Arranged in short stream-of-consciousness style vignettes, this book is pretending not to be a novel, though what it is in disguise as is hard to pin down; is it a journal? A memoir? I am not very patient with plotless characterless fiction and I increasingly skimmed, but I did enjoy the presence of the toddler; his leavening questions and opinions.
What distinguishes the book from others and makes it contemporary is its close-to-the-boneness, its disturbingly risky-seeming self-referentiality. In this, it reminded me of Stevie Smith’s autobiographical not-really-novels, and it might also claim The Hour of the Star among its relations in terms of subject and tone. However, in contrast to Lispector’s, Luiselli’s narrator lives a literary texture, haunted by poets and poetry.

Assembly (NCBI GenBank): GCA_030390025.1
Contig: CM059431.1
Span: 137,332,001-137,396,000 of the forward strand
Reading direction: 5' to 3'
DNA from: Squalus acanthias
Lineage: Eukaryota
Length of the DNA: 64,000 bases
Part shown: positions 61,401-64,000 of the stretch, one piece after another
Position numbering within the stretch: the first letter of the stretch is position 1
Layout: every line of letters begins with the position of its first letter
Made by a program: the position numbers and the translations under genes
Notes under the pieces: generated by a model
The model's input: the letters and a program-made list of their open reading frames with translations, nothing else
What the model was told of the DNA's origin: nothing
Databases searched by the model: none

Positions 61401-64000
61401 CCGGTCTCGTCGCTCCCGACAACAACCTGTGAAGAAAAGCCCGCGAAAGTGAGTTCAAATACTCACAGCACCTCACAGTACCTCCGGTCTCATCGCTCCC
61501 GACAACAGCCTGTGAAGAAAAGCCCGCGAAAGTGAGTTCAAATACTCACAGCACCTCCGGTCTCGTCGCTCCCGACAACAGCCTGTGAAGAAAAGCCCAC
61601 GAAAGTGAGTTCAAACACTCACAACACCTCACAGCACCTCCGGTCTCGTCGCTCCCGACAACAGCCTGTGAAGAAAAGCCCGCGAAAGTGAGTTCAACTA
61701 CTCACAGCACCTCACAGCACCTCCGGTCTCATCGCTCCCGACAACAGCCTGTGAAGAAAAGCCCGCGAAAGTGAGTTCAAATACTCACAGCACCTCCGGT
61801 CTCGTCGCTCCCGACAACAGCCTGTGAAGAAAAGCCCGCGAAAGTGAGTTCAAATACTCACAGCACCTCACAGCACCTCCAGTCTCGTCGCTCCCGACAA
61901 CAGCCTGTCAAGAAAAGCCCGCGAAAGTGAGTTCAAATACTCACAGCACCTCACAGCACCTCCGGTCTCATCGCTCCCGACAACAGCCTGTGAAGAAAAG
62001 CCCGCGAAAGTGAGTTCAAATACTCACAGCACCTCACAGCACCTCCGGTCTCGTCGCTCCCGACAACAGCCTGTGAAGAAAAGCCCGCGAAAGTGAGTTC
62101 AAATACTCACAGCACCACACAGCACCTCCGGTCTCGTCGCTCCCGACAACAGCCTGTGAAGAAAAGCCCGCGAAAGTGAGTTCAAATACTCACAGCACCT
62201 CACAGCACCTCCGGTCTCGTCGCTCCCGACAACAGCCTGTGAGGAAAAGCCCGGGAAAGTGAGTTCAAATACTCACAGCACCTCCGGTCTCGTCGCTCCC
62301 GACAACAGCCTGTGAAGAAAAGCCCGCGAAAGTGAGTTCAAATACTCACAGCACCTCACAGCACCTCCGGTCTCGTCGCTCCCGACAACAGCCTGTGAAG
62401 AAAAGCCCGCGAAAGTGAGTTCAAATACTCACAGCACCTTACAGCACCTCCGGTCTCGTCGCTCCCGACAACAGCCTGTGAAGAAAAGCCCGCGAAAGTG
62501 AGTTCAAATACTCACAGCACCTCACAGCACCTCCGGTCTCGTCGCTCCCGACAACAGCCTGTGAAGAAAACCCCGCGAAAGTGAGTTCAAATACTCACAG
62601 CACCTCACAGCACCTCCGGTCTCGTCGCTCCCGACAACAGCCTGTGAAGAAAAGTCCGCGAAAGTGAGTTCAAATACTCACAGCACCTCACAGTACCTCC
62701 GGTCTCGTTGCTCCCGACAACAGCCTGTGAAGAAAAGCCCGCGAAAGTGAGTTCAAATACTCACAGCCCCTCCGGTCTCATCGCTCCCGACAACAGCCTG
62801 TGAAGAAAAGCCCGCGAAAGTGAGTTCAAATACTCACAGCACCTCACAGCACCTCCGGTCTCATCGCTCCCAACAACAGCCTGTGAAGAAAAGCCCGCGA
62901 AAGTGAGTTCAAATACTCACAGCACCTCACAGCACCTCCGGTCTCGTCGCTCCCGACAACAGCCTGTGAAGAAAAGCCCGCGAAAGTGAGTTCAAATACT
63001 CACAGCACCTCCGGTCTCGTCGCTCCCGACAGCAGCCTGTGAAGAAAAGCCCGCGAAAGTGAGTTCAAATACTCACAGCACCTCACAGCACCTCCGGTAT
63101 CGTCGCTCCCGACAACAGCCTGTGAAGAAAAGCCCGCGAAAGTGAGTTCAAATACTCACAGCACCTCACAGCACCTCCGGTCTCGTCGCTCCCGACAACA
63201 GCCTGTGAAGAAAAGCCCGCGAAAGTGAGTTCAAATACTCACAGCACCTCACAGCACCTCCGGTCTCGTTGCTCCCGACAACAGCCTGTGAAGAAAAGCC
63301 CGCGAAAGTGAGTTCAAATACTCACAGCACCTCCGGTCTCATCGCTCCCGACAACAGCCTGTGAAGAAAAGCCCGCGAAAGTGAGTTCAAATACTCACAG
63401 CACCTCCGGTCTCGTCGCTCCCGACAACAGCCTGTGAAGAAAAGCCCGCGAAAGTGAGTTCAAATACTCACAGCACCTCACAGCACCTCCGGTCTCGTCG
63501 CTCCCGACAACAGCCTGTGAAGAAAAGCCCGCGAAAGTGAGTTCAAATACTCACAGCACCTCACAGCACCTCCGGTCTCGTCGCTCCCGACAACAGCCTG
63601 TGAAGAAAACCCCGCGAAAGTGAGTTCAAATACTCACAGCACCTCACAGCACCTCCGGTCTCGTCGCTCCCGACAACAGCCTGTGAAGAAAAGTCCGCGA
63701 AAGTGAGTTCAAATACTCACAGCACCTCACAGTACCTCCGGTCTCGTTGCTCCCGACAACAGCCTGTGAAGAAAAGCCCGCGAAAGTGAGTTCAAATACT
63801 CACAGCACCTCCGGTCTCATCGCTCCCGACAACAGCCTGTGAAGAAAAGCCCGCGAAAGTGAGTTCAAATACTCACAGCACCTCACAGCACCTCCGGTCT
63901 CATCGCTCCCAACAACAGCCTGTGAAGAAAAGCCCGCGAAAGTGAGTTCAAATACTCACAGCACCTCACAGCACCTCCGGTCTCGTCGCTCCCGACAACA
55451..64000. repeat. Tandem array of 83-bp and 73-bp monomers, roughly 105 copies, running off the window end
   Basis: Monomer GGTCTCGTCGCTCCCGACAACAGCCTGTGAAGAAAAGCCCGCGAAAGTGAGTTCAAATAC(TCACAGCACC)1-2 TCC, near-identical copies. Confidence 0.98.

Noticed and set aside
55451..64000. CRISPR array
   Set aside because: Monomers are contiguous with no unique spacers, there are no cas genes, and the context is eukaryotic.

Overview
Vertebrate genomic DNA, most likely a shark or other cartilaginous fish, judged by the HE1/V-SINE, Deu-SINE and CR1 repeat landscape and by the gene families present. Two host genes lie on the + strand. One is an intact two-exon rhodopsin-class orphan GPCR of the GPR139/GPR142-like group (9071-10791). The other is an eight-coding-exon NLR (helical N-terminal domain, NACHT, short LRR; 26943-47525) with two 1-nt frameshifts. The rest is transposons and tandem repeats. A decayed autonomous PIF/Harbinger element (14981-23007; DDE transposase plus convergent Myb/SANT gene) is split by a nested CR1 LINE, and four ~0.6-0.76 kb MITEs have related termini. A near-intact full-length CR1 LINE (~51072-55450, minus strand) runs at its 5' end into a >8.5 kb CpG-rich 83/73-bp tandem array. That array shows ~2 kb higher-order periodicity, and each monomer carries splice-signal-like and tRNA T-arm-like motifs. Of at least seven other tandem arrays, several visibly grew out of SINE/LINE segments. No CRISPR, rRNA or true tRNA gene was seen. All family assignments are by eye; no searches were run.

Luiselli made me feel my own emotional inadequacy at least; she made me feel that there was someone to feel for in the protagonist, even if I could not actually feel for her. The anecdote about the deleted lines of Ezra Pound’s heartfelt poem was my favourite thought. The faces in the crowd, the wet petals, the shadows of love and memory: here Lusielli manages literature’s magic trick, the resurrection of feeling.